South Korea is the biggest client of Iranian condensate with 300,000 barrels per day (bpd) on top of 100,000 bpd of crude oil, but supplies are flagging as the Asian country faces US pressure to reduce imports from the Islamic Republic.
In Iran, the giant South Pars gas field is struggling to keep up with rising domestic demand because several major projects, including Persian Gulf Star Refinery and Siraf Refining Park, are coming online
Condensate is an ultra light oil which is processed in splitters to produce mainly naphtha - a gasoline blending component and a feedstock for plastics and other petrochemical products.
Asian customers favor South Pars condensate for its rich naphtha yield as well as its relative cheapness to other grades.
However, falling Iranian supplies mean they have to turn to alternative sources of high feedstock costs which are eroding the competitiveness of their petrochemical industry.
Apart from costlier feedstock, Korean buyers may need to retrofit their facilities that are used to Iranian condensate, Kim Jae-kyung, research fellow at the Korean Energy Economics Institute (KEEI), told Reuters.
The United States is reportedly pushing its fast-growing condensate, and also naphtha, on South Korea. A by-product of natural gas production, Iran and Qatar are currently major condensate suppliers.
Using new condensate grades from the United States, however, could cause technical problems, including the handling of residue and contaminants such as metals in US Eagle Ford condensate, Reuters quoted industry analysts as saying.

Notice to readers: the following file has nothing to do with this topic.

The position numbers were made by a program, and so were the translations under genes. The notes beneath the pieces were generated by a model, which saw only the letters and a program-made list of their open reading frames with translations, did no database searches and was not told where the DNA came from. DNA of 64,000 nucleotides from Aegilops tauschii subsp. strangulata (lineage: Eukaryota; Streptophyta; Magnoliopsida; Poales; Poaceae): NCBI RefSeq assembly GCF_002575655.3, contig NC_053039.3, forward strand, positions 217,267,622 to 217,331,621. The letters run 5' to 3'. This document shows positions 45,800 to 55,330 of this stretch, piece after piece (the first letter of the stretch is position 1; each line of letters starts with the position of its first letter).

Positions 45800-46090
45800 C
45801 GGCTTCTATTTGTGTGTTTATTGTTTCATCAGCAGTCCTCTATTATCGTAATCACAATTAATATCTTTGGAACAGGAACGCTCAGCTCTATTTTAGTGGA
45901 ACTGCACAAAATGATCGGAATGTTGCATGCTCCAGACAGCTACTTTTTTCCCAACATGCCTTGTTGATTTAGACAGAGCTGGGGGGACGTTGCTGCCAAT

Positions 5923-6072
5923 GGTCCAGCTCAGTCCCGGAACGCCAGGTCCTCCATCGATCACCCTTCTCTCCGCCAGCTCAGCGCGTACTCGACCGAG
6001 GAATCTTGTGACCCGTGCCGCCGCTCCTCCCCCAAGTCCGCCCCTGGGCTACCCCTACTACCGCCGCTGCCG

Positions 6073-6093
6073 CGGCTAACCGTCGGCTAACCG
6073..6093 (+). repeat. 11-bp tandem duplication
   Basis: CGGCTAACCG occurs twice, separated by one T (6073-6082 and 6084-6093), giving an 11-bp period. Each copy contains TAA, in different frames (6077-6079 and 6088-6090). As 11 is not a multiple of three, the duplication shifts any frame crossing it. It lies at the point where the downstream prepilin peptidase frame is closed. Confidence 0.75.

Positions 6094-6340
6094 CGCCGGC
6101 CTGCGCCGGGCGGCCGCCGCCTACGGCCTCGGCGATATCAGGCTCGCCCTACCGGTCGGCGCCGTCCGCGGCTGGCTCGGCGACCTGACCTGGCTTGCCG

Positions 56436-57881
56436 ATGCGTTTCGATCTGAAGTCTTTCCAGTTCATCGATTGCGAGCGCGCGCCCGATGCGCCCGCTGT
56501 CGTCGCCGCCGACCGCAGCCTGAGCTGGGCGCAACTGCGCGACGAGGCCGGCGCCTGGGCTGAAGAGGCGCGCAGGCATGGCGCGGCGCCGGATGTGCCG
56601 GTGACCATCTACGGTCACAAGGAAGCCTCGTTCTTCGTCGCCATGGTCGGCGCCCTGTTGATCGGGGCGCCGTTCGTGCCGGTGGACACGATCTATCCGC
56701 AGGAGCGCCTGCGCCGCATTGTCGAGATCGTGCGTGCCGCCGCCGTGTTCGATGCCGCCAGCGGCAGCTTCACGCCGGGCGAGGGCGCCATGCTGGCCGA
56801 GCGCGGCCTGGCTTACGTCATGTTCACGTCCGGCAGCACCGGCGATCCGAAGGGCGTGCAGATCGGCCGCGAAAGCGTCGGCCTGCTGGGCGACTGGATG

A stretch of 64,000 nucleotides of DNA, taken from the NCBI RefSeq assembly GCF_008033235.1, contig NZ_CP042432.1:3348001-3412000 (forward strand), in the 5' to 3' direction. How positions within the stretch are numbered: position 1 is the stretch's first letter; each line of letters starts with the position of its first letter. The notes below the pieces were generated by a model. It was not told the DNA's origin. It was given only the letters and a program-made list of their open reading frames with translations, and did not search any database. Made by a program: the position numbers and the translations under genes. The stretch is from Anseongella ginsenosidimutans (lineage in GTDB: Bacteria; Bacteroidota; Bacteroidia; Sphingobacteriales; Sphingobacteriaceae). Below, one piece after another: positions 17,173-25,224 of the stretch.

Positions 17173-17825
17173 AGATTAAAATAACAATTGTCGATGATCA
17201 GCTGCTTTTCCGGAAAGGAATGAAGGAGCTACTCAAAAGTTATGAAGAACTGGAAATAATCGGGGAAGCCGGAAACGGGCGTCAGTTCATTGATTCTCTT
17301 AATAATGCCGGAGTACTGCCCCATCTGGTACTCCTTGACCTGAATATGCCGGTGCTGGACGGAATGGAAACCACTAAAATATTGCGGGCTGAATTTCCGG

"It's not easy to find condensate of similar quality to Iran's," Kim told the news agency on Tuesday.
South Korean buyers, he said, may have to spend hundreds of millions of dollars to re-configure their splitters if they want to process US condensate.
So far, South Korean companies have had to pay high premiums to secure enough condensate to meet more than half of their demand, the report said. New shipments have reportedly come from Saudi Arabia, Libya and Australia.
According to Sebastien Bariller, senior vice president of feedstock purchasing, energy and optimization at Hanwha Total Petrochemicals Corp (HTC), 2018 has been "very special and difficult" because of drop in Iran supplies.
South Korea is among the eight major clients of Iranian oil, given an exemption by the US to continue imports but the Trump administration is adamant on its pledge to bring Iran’s supplies down to zero.
On Tuesday, Iranian President Hassan Rouhani said no oil will leave the Persian Gulf if the US blocks Iran’s cargoes.
"America should know that we are selling our oil and will continue to do so and America is not capable of stopping Iran’s oil exports,” he told a crowd of people in the central city of Shahroud.
“And they should also know that if they seek to block Iran’s oil someday, no oil will be exported through the Persian Gulf," he added.
The Persian Gulf is about 56 km wide at its narrowest in the Strait of Hormuz through which about 18.5 million barrels per day of crude and refined products, or about 30% of all seaborne oil exports, are transited.
Rouhani said the United States cannot cut Iran’s trade ties with the world either.
Tehran is currently awaiting the European Union to operationalize a special purpose vehicle to facilitate non-dollar financial transactions with Iran.
Rouhani said Iran will try to expand its relations with its neighbors as well as Muslim nations and the world despite US efforts to isolate it.
“The United States is trying to move Europe away from Iran; it is trying to separate China, India and its neighbors from Iran and promote Iranophobia in the region, but we are not and will not be an enemy of any nation or our neighbors.”